(CNN)Bipartisan talks on overhauling America’s policing practices are hung up on a key issue: Whether Congress should include new standards for when officers can be charged with crimes.
The issue has dogged the two sides for weeks — and it’s far from clear how the matter will get resolved or if it could doom the effort entirely.
But Republicans say the topic should be off the table completely, with the GOP suggesting that Democrats have reinserted the issue back into the talks when they had thought there was an understanding it be set aside.
“That is definitely a point of contention,” Rep. Karen Bass of California, the lead negotiator for House Democrats, told CNN, with her side arguing such changes are essential to ensure that victims of excessive police force can see individual officers held accountable in the courts.
Senate Judiciary Chairman Dick Durbin, an Illinois Democrat, said the issue remains unresolved.
The lead Senate GOP negotiator, Sen. Tim Scott of South Carolina, has called any changes to the standard for criminally prosecuting police officers, known as Section 242, a red line.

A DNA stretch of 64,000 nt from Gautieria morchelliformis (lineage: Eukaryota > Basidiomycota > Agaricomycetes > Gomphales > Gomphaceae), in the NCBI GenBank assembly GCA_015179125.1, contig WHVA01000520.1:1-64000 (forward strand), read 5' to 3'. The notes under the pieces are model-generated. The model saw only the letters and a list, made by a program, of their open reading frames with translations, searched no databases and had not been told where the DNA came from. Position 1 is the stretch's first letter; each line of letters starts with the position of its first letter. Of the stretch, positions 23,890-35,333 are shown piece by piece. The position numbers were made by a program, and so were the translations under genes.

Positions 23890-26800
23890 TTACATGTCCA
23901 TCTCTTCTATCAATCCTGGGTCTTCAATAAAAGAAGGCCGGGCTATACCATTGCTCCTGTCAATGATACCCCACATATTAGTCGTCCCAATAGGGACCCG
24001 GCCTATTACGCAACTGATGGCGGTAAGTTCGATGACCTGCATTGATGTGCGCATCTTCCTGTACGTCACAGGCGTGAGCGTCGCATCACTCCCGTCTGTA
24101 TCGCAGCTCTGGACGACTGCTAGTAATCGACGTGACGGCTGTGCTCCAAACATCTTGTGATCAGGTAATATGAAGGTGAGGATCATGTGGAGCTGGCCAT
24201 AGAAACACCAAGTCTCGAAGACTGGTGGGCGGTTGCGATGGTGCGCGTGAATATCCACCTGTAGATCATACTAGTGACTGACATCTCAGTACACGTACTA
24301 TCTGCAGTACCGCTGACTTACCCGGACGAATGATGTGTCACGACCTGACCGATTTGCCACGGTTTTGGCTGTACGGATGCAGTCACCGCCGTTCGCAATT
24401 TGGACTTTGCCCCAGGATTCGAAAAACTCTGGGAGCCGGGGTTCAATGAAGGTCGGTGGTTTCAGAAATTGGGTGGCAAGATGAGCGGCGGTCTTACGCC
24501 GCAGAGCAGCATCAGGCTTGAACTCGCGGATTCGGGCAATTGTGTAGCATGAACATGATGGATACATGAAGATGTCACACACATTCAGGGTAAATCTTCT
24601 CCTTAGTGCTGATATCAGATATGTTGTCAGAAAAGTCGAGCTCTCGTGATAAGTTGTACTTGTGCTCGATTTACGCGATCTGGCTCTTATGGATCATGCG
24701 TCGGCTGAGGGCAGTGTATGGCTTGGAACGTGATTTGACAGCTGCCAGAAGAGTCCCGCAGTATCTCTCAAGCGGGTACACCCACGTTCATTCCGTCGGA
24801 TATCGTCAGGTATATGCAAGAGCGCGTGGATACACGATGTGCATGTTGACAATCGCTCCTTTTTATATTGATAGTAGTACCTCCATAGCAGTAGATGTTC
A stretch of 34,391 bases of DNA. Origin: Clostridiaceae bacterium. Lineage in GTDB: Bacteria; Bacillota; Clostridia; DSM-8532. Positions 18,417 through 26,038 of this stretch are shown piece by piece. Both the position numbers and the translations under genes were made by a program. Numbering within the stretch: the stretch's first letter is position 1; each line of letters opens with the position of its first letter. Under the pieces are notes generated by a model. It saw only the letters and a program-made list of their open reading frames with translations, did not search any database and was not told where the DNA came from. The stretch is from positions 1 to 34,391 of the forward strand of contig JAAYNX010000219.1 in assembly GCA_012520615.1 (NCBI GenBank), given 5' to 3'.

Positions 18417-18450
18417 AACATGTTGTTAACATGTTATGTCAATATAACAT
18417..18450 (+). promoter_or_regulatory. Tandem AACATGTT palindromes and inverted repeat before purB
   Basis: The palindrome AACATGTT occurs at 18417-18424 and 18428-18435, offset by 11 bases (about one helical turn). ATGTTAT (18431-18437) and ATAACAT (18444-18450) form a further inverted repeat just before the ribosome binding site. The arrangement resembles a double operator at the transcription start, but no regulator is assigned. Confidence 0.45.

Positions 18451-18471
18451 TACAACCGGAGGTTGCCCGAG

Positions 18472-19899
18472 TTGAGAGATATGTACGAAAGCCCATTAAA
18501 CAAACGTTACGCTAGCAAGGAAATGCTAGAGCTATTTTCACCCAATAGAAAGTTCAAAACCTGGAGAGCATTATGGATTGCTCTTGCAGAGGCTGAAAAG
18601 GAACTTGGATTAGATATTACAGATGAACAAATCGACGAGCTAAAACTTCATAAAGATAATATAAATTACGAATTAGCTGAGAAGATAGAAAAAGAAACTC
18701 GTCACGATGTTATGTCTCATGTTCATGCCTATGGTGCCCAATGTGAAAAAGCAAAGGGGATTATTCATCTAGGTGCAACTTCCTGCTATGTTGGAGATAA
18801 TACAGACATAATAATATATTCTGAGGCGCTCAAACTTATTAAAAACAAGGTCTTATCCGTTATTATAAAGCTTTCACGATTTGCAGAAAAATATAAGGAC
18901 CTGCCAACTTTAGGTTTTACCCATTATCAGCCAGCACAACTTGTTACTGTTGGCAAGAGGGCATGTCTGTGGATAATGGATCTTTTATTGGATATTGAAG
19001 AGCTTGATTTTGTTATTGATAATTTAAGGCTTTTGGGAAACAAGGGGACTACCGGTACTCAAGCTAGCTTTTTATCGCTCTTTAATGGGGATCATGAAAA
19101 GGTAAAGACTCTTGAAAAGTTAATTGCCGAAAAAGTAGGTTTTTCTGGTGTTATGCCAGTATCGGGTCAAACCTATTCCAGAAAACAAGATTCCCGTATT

“We’re just moving on, honestly,” Scott said on Tuesday.
The issue is separate from another sticking point: Whether to change the so-called qualified immunity standard to make it easier to sue officers in civil court. The two sides have generally agreed to include language ensuring there is “liability by the employer” to allow departments and cities to be sued in civil court. It’s a compromise Scott initially suggested since Democrats wanted to do away with the standard altogether.
In the meantime, Democrats have proposed adding additional crimes “of a very serious nature” for which an individual officer can be criminally charged, Durbin said, with their side arguing the current standard makes it too difficult to prosecute officers when they’ve acted recklessly.
But lowering the bar for criminal prosecution has been met with complete resistan
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